Thursday, October 28, 2010

Anything but junk…

Recently, I attended a workshop presented by the author of Proust and the Squid, Maryanne Wolf (612.82 WOP 2008), which was all about the brain and the wonder of reading.  One of the things the author said that really struck me (besides all the really interesting stuff about reading – another blog) was about the brains of people with dyslexia.  That these are brains that are needed in our world.  That there is nothing wrong with these brains.  That these brains process information differently.  And that many of these brains belong to famous people renowned for innovative thinking, people like Pablo Picasso, Albert Einstein, Thomas Edison, Leonardo da Vinci and Auguste Rodin (for more names check out the website Famous People with the Gift of Dyslexia .
I just finished reading Patricia Polacco’s book The junkyard wonders (823 P756J8 PIC BK) which I found very touching and reminded of Maryanne Wolf’s comments.

It’s based on Patricia Polacco’s own experiences in school when she was placed in a class with lots of ‘odd’ children known as the junkyard kids.  The kids in the book all have different learning and physical needs, which does not perturb their teacher, Mrs. Peterson, one little bit.  She encourages them to see beyond their perceived limitations and believe in themselves.  A cruel insult from a boy, not in the class, demeans the name of ‘Junkyard Wonders’ given to them by Mrs. Peterson. To help them understand what is wonderful about junkyards, the class pays a visit to one, looking for objects that can be transformed into something new - “forget what the object was…imagine what it could be!”  The enterprise is successful after a few tribulations bravely met along the way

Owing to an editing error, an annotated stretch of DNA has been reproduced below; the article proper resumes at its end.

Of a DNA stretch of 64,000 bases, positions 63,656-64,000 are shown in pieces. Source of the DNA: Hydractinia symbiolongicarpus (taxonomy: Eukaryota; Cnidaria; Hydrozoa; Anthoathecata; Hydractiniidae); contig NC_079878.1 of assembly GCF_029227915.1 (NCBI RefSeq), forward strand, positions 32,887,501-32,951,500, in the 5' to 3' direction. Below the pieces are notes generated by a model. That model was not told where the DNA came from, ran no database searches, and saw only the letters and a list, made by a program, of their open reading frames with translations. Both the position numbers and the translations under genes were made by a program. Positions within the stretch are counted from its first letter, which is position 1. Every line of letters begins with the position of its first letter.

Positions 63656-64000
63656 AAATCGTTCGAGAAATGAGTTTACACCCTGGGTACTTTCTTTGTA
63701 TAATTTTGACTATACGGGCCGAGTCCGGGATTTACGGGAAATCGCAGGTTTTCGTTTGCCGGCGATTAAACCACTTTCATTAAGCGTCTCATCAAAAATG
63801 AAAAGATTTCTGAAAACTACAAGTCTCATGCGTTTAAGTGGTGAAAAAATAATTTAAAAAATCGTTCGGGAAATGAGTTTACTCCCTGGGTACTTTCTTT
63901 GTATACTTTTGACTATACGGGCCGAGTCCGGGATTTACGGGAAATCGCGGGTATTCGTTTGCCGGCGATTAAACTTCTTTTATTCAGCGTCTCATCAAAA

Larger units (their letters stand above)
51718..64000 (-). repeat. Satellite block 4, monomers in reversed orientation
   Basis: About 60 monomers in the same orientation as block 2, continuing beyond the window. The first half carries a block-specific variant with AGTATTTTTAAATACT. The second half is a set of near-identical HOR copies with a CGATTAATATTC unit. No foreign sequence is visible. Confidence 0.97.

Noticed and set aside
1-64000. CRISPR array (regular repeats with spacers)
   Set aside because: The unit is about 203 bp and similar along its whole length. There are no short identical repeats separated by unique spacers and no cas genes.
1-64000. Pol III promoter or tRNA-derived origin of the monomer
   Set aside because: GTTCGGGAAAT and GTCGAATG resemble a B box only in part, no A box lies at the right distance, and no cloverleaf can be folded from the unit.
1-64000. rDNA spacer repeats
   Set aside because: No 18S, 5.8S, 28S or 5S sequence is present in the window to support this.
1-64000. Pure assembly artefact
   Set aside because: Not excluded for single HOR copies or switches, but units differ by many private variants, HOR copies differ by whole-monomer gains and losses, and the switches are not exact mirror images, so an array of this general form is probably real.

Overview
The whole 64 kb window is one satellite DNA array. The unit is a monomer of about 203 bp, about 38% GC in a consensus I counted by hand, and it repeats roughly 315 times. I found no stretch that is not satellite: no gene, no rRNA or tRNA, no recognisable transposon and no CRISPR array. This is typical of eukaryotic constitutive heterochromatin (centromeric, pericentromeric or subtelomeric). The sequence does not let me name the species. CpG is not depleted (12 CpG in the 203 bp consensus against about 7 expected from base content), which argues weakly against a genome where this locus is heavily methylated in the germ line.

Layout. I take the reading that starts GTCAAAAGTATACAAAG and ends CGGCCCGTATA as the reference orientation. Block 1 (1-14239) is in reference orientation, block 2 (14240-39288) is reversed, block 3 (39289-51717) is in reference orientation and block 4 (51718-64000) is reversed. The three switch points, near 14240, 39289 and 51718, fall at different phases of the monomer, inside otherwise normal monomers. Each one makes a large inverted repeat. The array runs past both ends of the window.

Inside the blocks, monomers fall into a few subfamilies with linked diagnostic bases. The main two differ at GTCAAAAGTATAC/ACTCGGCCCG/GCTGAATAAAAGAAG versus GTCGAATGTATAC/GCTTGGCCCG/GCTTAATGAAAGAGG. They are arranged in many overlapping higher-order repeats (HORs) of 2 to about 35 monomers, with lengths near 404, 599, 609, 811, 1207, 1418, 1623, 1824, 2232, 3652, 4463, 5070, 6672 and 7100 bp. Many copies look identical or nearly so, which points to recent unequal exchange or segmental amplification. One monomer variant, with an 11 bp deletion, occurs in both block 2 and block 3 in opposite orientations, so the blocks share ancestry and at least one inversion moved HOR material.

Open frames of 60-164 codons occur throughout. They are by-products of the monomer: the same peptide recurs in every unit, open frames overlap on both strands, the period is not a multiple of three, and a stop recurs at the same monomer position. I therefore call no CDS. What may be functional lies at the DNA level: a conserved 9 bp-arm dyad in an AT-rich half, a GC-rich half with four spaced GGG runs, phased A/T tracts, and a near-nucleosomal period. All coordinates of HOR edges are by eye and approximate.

A brief afterword by Patricia tells what became of a few kids from her ‘tribe’ in this class; one became the artistic director of the American Ballet Theatre Company in New York, one a textile designer invited to work in Paris, another an aeronautical engineer for NASA and of course, Patricia herself, a well-loved children’s author/illustrator.

This book was a great way to reinforce Maryanne Wolf’s premise about the brilliance to be found in the minds of people who think differently.


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